Oppression is Bad, but Anarchy is Worse
“Were people given a choice between a functioning dictatorship and a failing or failed state, the dictatorship would often be seen as the lesser evil.”
The Nobel Peace Prize for 2015 was given to the Tunisian Quartet who brought about a successful transformation of the society to a less oppressive regime in Tunisia. Yet the other places to which the Arab Spring spread have either become more dictatorial or have turned into failed states causing hundreds of thousands of refugees are flee, because it is not impossible to survive where the anarchy exists. Thus, we must not take the Nobel Committee’s praise for the Quartet in Tunisia as an endorsement of the Arab Spring in general.
The uprising in Tunisia was spontaneous, with a domestic citizen so frustrated with his ability to live there that he publicly immolated himself. The masses in Tunisia could identify with his suffering and undertook a revolution, followed by a transformation of the Tunisian government led by the Tunisian Quartet, a coalition of civil society groups that came together in the summer of 2013 when Tunisia was at a crossroads between democracy and violence. Today, while there have been several violent incidents aimed at political leaders and tourists (tourism is the backbone of the economy) perpetrated by Islamists, the Tunisian state is relatively stable. The Tunisian transformation required a great deal of courage and compromise among established leaders in the country, and observers are cautiously pleased with the outcome.
The “Arab Spring” is a different form of revolution. It arose after the changes spontaneously began in Tunisia. It was a product of youthful Arab idealism and global media that hoped such a change could occur in other countries. Youth throughout the world with the internet and smartphones were able to compare their life under local dictators and life elsewhere in the world. The idea of an Arab Spring also brought global media campaigns funded by wealthy individuals like George Soros, and foreign military intervention led by U.S. President Obama aimed at toppling the dictatorships in Libya and Syria.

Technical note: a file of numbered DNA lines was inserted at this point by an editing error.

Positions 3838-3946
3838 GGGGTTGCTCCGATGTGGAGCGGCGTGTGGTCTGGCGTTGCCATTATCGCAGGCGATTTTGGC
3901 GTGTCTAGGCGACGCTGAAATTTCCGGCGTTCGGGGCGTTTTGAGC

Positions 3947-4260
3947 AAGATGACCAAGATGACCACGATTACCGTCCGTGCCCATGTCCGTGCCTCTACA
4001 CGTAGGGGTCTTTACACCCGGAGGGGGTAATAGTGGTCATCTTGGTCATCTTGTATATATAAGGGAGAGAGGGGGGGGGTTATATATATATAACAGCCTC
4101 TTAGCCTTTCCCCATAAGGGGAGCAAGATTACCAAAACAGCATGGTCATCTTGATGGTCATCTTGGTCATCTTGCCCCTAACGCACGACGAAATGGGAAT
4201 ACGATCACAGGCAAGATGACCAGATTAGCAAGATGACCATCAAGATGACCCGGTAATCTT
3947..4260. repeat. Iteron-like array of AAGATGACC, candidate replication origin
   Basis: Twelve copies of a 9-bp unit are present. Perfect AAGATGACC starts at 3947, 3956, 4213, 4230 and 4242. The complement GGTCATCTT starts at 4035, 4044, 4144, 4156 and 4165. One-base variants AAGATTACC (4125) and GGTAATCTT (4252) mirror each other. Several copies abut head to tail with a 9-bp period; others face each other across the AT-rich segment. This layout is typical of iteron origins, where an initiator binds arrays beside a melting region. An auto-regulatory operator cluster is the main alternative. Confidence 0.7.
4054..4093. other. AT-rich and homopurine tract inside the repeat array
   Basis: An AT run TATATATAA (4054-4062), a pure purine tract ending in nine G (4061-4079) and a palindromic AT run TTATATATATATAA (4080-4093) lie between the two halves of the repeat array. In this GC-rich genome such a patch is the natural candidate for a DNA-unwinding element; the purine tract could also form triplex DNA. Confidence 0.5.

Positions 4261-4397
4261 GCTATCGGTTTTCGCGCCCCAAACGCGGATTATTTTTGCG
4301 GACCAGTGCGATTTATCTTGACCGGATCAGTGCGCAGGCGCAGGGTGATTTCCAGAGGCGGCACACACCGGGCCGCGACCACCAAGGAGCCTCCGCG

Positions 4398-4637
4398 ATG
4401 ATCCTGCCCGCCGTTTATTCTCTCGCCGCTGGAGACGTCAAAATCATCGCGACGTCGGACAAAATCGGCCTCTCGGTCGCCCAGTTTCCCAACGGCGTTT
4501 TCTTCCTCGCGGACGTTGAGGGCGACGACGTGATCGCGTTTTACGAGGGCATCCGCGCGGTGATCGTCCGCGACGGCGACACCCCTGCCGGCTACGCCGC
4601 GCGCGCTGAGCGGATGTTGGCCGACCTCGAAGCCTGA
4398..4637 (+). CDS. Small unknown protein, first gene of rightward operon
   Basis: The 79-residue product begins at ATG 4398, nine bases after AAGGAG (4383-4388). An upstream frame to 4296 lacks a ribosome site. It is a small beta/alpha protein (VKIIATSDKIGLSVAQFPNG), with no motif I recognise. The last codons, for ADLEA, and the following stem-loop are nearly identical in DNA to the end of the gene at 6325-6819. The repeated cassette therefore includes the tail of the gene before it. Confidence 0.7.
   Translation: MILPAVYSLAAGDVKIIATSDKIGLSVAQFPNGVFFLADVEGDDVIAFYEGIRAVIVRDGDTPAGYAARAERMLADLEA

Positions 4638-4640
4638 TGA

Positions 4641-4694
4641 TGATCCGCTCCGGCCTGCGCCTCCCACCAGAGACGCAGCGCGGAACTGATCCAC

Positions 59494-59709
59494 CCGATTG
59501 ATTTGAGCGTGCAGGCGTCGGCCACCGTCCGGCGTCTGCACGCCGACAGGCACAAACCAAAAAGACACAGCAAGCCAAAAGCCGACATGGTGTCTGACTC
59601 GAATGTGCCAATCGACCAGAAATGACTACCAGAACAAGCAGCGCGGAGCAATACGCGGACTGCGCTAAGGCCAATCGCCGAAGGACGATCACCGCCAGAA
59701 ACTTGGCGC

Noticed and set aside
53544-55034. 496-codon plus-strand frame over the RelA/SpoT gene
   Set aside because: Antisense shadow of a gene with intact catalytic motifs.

Reforms in Libya, Egypt, and Syria all failed. These revolutions, which were inspired by events in Tunisia, but could be called more contrived than authentic, being orchestrated by well-intentioned outsiders. U.S. President Obama sent fighter jets to attack Libyan Dictator Muammar Gaddafi, who was found hiding in a culvert. This was more reminiscent of U.S. President George W. Bush’s earlier attack on Dictator Sadaam Hussein, who was captured in an underground hiding place, than it was of the revolution that took place in Tunisia.
Liberals in the West have been quick to point out the evils of the oppressive dictators living in luxury and demand their overthrow, often in a knee-jerk manner that fails to include a plan for governance after the regime is overthrown. Then the result is anarchy rather than a better society. This has been the case in Afghanistan, Iraq, Libya, and Syria.
Development Requires a Change in Social Consciousness
The West has prospered under constitutional government and free elections, and many wish other countries to have them, but these institutions took hundreds of years to develop. Between the fall of the Roman Empire and the signing of England’s Magna Carta, most Western regimes were dictatorial kings and princes that officially espoused Christianity. These systems of governance were very much like many regimes in the Middle East today that officially espouse Islam. The gradual distribution of political power to ever-wider numbers of citizens, and the acceptance of religious pluralism has been nearly a one thousand year process that has slowly civilized a formerly barbaric Europe.
Increased acceptance of universal human rights and pluralism in the collective consciousness in the West is the result of changing cultural beliefs over many generations. Imposing these contemporary Western systems of governance with elections and religious tolerance on peoples whose collective consciousness has been largely a tribal identity, with no separation of religion, the economy, and the state, and expecting rapid results has proven to be a relatively fruitless enterprise. One can create the best political system in the world, but unless the people living under it consider it legitimate, it will not succeed.